Presented by Jones Partners
Bankruptcy is often considered as little more than the legal-administrative process that occurs after a person becomes unable to pay their debts. This is a highly reductive way of describing a complex human experience that can be both deeply challenging and liberating for affected individuals.
In Australia, a bankrupt estate vests with a trustee for three years, during which the appointee has a wide range of powers to exercise. This loss of agency for the individual can be highly distressing, requiring appointed trustees to have more than just a technical skillset, but also vast interpersonal and communication skills.
Financial distress and psychological distress are also closely linked. It is therefore unsurprising that bankruptcy, an event considered by many as the ultimate financial hardship, can jeopardise the wellbeing of affected individuals. It can be a trepidatious experience, to relive the period leading up to bankruptcy (as is required at commencement), as can confrontations with creditors.
Bankruptcies often occur in tandem with other kinds of challenges. Alcohol abuse, gambling, and relationship issues can manifest alongside financial difficulty, which require additional sensitivity from an appointed trustee. It is not uncommon for insolvency proceedings to end up in the Family Court.
When interacting with vulnerable individuals, there are several ways Jones Partners trustees tactfully engage with a bankrupt. Firstly, open lines of communication using plain English are extremely important. Financial jargon and over-complication of issues will only confuse (and ultimately frustrate) the bankrupt. It is crucial to communicate clearly and empathetically.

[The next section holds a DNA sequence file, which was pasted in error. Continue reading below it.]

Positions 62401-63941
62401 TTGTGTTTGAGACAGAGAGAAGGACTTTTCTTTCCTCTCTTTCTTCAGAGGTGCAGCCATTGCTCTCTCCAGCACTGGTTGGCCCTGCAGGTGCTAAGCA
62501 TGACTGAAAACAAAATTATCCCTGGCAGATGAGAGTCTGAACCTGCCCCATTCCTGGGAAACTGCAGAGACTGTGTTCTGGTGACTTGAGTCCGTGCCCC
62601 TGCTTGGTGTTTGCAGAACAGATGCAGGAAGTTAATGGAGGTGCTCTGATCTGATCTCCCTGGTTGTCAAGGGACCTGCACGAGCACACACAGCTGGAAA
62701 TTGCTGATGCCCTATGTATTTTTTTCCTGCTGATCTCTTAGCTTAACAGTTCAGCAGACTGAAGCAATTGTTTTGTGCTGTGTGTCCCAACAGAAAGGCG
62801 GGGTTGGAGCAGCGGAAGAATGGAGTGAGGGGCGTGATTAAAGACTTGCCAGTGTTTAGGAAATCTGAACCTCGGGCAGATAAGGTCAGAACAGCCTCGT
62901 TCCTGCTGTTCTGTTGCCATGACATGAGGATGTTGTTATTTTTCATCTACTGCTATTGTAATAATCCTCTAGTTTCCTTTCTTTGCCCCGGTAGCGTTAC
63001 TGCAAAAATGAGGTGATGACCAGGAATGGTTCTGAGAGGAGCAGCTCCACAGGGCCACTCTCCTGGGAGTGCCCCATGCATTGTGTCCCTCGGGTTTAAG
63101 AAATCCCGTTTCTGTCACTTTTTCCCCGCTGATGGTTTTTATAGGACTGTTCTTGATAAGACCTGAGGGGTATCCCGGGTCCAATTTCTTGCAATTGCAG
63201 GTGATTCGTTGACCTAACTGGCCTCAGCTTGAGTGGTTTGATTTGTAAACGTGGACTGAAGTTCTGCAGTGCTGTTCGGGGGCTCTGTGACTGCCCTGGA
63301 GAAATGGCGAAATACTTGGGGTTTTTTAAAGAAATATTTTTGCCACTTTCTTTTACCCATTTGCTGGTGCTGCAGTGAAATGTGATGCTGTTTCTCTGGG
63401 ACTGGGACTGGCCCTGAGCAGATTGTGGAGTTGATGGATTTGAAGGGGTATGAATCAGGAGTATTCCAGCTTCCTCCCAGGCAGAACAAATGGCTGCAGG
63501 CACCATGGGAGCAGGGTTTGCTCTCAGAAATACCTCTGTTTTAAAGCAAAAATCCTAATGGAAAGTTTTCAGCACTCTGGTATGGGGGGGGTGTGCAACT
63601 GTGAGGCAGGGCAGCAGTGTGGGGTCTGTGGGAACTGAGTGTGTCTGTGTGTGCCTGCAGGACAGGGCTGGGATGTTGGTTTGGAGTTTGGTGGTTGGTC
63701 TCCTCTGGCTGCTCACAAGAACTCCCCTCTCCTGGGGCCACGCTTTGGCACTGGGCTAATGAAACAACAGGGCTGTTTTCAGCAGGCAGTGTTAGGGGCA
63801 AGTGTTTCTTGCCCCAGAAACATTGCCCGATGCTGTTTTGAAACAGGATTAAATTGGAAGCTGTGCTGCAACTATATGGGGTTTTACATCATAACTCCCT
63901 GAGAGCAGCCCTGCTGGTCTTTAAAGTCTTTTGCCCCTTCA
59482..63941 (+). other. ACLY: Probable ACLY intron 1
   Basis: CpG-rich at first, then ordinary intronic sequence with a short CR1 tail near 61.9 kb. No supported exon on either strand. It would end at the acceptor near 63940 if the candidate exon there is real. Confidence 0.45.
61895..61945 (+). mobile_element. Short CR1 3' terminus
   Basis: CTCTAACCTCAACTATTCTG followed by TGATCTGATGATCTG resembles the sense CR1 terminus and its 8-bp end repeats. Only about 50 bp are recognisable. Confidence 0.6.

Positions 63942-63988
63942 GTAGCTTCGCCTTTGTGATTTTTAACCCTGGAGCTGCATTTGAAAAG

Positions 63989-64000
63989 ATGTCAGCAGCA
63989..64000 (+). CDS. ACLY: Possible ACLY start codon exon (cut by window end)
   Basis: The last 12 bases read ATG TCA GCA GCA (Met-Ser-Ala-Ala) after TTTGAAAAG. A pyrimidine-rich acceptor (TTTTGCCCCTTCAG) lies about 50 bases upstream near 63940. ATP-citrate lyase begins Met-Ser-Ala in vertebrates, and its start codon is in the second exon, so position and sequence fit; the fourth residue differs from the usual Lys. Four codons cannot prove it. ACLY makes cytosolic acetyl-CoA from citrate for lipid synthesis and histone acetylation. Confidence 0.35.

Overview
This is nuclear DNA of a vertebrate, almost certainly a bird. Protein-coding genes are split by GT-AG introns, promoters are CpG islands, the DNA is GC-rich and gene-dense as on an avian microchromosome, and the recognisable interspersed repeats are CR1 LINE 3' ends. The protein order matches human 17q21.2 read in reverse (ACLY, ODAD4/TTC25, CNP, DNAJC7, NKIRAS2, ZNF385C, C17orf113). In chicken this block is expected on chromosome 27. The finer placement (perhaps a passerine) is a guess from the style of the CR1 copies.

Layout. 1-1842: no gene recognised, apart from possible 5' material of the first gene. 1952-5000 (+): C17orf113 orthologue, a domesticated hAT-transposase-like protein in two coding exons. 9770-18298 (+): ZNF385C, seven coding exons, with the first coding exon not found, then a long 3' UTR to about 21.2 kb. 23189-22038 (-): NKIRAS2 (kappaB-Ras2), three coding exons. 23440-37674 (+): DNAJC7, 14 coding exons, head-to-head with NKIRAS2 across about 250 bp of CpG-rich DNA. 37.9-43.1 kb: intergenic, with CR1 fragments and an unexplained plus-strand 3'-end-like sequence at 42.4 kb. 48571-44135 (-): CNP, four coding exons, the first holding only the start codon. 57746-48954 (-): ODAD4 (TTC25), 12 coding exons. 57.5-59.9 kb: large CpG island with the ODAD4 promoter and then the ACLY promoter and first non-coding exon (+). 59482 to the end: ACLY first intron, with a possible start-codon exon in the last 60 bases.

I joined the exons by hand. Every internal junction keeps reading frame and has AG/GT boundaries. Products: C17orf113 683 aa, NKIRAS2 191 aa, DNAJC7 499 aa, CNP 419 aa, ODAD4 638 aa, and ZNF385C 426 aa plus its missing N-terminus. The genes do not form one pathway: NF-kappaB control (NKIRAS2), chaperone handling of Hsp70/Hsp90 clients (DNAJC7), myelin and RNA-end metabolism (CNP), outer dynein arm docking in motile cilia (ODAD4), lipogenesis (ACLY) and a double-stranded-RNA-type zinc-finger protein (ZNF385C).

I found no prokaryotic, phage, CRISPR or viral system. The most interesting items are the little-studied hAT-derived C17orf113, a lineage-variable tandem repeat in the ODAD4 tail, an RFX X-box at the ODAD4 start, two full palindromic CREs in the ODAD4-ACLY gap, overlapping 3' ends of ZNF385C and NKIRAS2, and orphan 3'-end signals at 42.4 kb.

Negotiating with a bankrupt can also present many challenges. The forceful vacation of property can be a distressing experience, and bankrupts often experience denial, choosing to “bury their head in the sand” rather than face what is occurring. When dealing with particularly vulnerable bankrupts, it can often be worth discussing with creditors avenues for temporary accommodation after home possession, as an incentive for evacuating premises. Removing the immediate stress of homelessness can significantly increase the cooperation of affected individuals, decreasing delay and expense.
Bankruptcy is more than an inability to pay one’s debts. It is a challenging experience that requires careful consideration from trustees for a bankrupt’s unique circumstances. At Jones Partners, we understand this, and strive to uphold the interests of both our creditors and the affected individual in all matters.
For further reading on bankruptcy see the following
Personal Bankruptcy…It’s Time to Break the Historical Taboo https://www.jonespartners.net.au/personal-bankruptcy-its-time-to-break-the-historical-taboo/